Monthly Archives: November 2013

Keep Clean: How Bacteria Gets into Your Makeup

Photo: weheartit.com

Makeup bag

Not cleaning your makeup bag even if you clean every product, brush and sponge doesn’t put you in the clear. Your makeup bag needs to be cleaned out (at least once a month!) Either put it in the washing machine with your towels or in the dishwasher (this works really well if the bag is made of canvas) to get any loose, bacteria-laden products out of the bottom of the bag. Organization is key—so is cleanliness.

Tubes > Jars

If you’re using lotion that comes in a jar or tub as opposed to a tube, be sure not to dip in your fingers in it. The same goes for exfoliators, lip balms and anything that comes in a jar. Go for a tube version of your favorite lotion or jar-ridden product (or anything packed in an airless tube like JanLabs) to avoid potential irritants of the skin!

Lipstick Post a Meal

An act that happens daily, it’s important to know, if you immediately reapply your lipstick with any lip product after eating food, you’re pressing left over food particles into your lips, and into the product itself. The bacteria can then live on the surface of lipstick or inside the tube of lip gloss, which will eventually spread onto your lips in the next application. To avoid this, make sure you fully wipe off any food on your lips and if possible, brush your teeth, before reapplying lip color.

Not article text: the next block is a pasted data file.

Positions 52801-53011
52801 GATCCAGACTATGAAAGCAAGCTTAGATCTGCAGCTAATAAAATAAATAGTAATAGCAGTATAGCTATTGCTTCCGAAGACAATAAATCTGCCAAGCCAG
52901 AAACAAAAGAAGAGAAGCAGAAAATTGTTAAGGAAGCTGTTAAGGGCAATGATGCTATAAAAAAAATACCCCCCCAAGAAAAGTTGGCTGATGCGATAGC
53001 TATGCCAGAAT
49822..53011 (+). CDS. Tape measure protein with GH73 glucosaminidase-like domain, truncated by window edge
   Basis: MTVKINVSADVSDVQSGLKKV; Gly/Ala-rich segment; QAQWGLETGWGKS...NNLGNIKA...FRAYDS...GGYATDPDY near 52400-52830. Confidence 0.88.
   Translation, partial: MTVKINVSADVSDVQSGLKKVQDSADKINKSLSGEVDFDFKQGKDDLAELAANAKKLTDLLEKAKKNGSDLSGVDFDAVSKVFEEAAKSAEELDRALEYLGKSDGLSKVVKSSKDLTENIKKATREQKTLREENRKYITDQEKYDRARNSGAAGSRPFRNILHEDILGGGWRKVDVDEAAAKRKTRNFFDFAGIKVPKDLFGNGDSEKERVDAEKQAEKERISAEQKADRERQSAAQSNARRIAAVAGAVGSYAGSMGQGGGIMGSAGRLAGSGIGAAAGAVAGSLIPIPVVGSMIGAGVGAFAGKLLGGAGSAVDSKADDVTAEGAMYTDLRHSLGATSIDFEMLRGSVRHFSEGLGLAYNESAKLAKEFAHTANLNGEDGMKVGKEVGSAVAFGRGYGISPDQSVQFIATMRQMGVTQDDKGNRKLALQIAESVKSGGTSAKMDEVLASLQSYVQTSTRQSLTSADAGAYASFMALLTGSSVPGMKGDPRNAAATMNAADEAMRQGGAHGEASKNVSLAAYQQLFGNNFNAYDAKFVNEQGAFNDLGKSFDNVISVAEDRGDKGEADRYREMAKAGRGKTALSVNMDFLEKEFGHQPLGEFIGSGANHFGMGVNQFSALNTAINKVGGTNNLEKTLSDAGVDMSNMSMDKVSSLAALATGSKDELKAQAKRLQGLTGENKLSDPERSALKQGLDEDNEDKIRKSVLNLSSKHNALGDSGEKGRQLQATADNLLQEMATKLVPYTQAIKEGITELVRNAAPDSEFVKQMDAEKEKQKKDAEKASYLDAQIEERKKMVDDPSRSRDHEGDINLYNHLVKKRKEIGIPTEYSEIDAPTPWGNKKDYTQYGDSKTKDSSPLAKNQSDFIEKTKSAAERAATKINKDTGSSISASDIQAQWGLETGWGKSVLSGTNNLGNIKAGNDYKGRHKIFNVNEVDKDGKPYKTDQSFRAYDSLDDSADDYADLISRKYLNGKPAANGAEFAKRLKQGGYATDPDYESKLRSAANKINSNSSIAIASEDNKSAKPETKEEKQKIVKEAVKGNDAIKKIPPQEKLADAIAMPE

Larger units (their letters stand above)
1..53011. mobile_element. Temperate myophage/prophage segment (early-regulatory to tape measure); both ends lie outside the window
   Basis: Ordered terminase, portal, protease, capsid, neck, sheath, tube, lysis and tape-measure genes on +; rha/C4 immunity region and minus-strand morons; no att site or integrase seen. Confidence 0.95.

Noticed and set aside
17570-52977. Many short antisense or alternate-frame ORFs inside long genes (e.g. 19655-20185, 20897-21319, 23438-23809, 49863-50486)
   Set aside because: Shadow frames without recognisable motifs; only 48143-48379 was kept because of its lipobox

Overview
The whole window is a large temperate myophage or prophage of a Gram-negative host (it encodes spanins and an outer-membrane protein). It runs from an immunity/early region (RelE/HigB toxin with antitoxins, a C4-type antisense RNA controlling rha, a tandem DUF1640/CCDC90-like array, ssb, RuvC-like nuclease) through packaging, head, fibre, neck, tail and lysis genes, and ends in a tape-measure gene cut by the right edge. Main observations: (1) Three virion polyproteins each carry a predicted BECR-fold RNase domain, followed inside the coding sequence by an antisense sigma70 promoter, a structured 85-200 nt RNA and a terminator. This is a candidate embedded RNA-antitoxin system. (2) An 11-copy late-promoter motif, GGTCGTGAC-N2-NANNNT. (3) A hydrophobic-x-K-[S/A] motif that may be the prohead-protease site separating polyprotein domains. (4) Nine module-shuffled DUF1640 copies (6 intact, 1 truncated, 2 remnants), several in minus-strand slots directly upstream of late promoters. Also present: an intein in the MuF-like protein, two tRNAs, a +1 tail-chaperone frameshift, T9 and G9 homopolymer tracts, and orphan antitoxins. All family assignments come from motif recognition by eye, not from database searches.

Mascara Pumping

Every time you pump mascara to “get more product on the brush,” you’re drying out the mascara, which creates a dry, dark breeding ground for germs. The mascara onto your wand that’s inevitably put into your eye (back and forth again) passes germs from your eye to the tube, where they’ll continue to live. It’s important to make sure you’re only using mascara for no longer than 3 months—and swirl the brush inside instead of pumping it up and down.

Sharing Your Goods

The most sensitive type of make to share is anything eye-related, since they are susceptible to getting bacteria in them. In general, sharing any beauty products with your friends naturally puts any of their germs into your products and vice versa. This may be the hardest to abide by, but in the long wrong, it’s advised not to share your make-up with your bff!

Double-dipping

When applying makeup, it’s best to use specific brushes for specific uses. But often, many of us are guilty of using one brush for multiple products. If you’re likely use one brush to apply powder to your face, then dip it into your blush, you’re transferring any oils from your face into your blush compact, and then redistributing those oils onto your cheeks when you apply blush. Use separate brushes for each product, and remember to clean your brushes about once a week to avoid any bacteria.

 

 

7 Powerful Foods for Fabulous Skin

We want to continue to curate your kitchen to be one of the best sources for keeping your skin in its best condition. Granted our products are considerably one of the best ways to do so, we also want to be sure to provide diet information that can also go a long way. See below for a list of some random goods that pack a punch in the fight against keeping your skin in its most  gorgeous condition.